Relations between France and Turkey
The alliance between François 1er and Soliman the magnificent in 1536 illustrates the age of the relation between Turkey and France. Although the importance of trade relation is little known, France and Turkey have been developing trade in divers areas and the French chamber of commerce in Turkey with its 128 years of existence, is the oldest in the world. Trade between France and Turkey have risen since the mid 1980s, investments have doubled within ten years and in 2014, Turkey is the thirteenth client of France and the fifth without the European Union and Switzerland before emerging countries such as Brazil or India. The French president, François Hollande during his visit in Turkey in January 2014, has announced that he wanted to keep up trade between France and Turkey in order to reach 20 billions euros in annual trade. Considering the recent divergences on the issues of the Turkey's accession to the European Union and the Armenian Genocide, with this announcement François Hollande has expressed his desire to improve bilateral relations with Turkey and has showed that France considers Turkey as a really important partner.
(a) French economic presence in Turkey
In 2011, France was the seventh foreign investor in Turkey. French investment stocks represented 5% of global stock in Turkey with more than seven billions USD and FDI (Foreign direct investment) represented 6,3 % of all the FDI going to Turkey (985 MUSD).
French investments in Turkey mainly come from big businesses. Indeed, 50% of the 400 French companies that have an activity in Turkey are CAC 40 companies. In 2014, French businesses in Turkey employ more than 100.000 persons in industrial sector, energy sector, pharmaceutical and farm-produce sector, bank and financial sector or commercial services. Therefore, French economic presence in Turkey is genuinely varied. However French investments are often production and industrial investments (52%) or high technology such as Alstom in Gebze or Renault in Bursa (Alstom has a state-of-the-art factory in Gebze for electrical transformers and Renault has started to produce its first electrical sedan in Bursa). France and Turkey have concluded many commercial partnerships such as those between Airbus Turkish Airlines and Pegasus, which have both purchased Airbus aircrafts. The most attractive sectors for French companies in Turkey remain car sector (For example: Renault is the leading company in the country),the field of daily living with Carrefour, Darty, Decathlon, Total or Danone, and in the insurance area where Axa is for example, the Turkish leading insurance company.
Geographically, Istanbul and its region host 70% of the French investments whereas Ankara hosts 10% and Izmir 5%.
(b) Turkish economic presence in France
France is currently Turkey?s one of the biggest trading partner among the EU member states. French imports from Turkey are mainly focused on two sectors: automotive, clothing and textiles being 2/3 of the total purchases. Turkish goods imports from France amounted to 8,6 billion $ in 2012 (an decrease of 6,12 % when compared to 9,2 billion $ in 2011). Turkish firms held and are holding 10 projects in France with a total value of 5 billion dollars up until now. And Foreign direct investment from Turkey to France was 85 million $ in 2012. FDI stock from 2002 to 2012 comes to 4 million $.
(c) Franco-Turkish trade
For the third consecutive year, Franco-Turkish trade has decreased over the first 6 months of the year: -2.3% in the first semester of 2014 compared to the first semester of 2013.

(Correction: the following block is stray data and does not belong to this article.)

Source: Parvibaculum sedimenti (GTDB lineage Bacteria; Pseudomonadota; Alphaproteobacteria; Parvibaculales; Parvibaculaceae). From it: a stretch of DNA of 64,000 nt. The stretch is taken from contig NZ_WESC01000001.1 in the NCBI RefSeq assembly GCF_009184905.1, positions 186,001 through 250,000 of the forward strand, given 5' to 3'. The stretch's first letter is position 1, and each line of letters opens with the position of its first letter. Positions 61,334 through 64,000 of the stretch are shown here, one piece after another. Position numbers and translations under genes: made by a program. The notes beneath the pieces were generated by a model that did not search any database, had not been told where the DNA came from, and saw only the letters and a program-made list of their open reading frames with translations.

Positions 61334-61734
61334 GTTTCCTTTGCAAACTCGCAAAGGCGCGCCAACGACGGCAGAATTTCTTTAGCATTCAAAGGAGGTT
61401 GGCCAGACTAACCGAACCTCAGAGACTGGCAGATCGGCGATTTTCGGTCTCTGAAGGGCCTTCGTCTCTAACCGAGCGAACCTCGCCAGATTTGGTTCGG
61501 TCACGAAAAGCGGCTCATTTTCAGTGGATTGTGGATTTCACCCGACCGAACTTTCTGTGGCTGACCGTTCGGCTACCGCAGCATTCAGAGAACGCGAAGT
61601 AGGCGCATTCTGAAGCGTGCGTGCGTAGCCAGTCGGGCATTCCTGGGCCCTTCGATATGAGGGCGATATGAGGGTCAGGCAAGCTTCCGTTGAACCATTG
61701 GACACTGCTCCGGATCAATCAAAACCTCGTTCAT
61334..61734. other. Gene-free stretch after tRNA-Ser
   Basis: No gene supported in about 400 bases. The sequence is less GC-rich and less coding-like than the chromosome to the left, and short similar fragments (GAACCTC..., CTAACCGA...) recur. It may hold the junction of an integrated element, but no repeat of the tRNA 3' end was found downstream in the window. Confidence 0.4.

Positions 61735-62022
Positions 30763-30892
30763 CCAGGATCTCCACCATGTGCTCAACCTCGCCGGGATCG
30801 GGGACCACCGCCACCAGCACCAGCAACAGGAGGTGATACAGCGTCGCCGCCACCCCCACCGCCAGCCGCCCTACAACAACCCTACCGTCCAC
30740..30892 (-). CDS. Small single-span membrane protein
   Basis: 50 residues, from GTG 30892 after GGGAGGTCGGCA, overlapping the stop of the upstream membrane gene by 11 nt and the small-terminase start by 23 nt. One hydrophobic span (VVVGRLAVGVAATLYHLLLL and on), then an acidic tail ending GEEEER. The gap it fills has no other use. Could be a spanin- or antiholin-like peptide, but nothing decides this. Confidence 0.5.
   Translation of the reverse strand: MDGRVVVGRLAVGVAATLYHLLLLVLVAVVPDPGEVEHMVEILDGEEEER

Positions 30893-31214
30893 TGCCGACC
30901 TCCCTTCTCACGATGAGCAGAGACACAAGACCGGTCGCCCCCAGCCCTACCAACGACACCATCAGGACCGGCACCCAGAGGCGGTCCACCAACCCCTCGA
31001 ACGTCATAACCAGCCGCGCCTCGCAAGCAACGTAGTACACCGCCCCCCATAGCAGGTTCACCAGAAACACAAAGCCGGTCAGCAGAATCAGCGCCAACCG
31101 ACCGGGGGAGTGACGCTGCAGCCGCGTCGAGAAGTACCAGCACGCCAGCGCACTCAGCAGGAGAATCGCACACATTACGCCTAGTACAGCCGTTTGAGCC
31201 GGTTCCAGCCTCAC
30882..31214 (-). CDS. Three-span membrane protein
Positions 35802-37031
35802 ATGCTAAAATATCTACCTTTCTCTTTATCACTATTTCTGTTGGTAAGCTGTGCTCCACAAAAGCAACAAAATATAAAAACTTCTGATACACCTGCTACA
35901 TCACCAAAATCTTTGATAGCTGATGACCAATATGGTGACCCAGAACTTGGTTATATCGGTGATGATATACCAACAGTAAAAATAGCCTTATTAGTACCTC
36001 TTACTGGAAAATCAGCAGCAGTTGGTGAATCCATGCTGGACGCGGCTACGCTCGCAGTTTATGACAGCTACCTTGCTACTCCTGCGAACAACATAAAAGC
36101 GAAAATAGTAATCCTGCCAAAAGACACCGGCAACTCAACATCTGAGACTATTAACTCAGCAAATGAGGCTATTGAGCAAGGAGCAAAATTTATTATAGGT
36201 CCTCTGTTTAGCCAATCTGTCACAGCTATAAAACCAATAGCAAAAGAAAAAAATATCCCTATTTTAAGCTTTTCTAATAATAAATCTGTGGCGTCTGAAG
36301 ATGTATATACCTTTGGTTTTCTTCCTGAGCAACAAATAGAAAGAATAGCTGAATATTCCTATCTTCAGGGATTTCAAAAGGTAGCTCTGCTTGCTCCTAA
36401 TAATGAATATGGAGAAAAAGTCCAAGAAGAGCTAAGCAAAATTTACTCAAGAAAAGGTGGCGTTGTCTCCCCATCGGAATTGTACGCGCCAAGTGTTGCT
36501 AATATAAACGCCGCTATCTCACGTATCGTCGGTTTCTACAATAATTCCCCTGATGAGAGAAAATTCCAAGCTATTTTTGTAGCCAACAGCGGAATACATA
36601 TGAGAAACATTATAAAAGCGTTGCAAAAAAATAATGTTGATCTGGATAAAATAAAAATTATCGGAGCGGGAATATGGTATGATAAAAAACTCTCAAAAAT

In a still challenging economy, the Franco-Turkish trade, with a total of 6.178 billion euros for the first semester of 2014 (as estimated CVS / CJO French Customs data published Aug. 7) is, despite a second trimester better than the first, dropping of 2.3% compared to the first half of 2013.
Exports of French companies in Turkey fell sharply (-9.7%), while those of Turkish companies in France increase significantly (+5.4%) in 2014. We can note that the trend turns out to be pretty much the same as the first quarter of 2013 compared to the first of 2012. The trade balance between the two countries remains profitable for France (166 millions ?), which is a slight decrease, compared to the first half of 2013 (224 millions ?).
With a global amount of 3.226 billion euros (raw data, excluding military equipment), the French sales in Turkey in the first half of 2014 has decreased of 3.7% compared to the first half of 2013 especially because of the sharp decline in auto sales area (-37.3% for equipment and -20.8% for vehicles - 5th) which represents 13,8% of the French exports in Turkey though. All others French export areas are also knowing a substantial decline. However, the aeronautical sector is the only growing area(+ 184.1% totaling 19.3% of total French exports to Turkey over the period) thanks to recent contracts signed by Airbus with Turkish Airlines (82 aircraft in December 2012) and Pegasus (100 aircraft in March 2013).
Many reasons appear to explain the fall of the Franco-Turkish trade. Indeed, the conjunction of the domestic demand fall, the Turkish local production that grows and diversifies and the growing reorientation of the country?s trade especially to neighboring countries are the main causes which explain the decline of French exports observed for three years and the drop of its market share in Turkey (7% in 2002 to 5% in 2009 and 3.5% in the first September of 2014).
Regarding the current economic context - stagnation in France and significant decline of the Turkish growth - we cannot expect a significant rebound for the second semester of 2014. Nevertheless, the major aircrafts contracts signed with Turkish aeronautical companies, as well as prospects in transport and energy should enable France to keep his rank in trade with Turkey in the coming years.
Legal Assistant at Ozgun Law Firm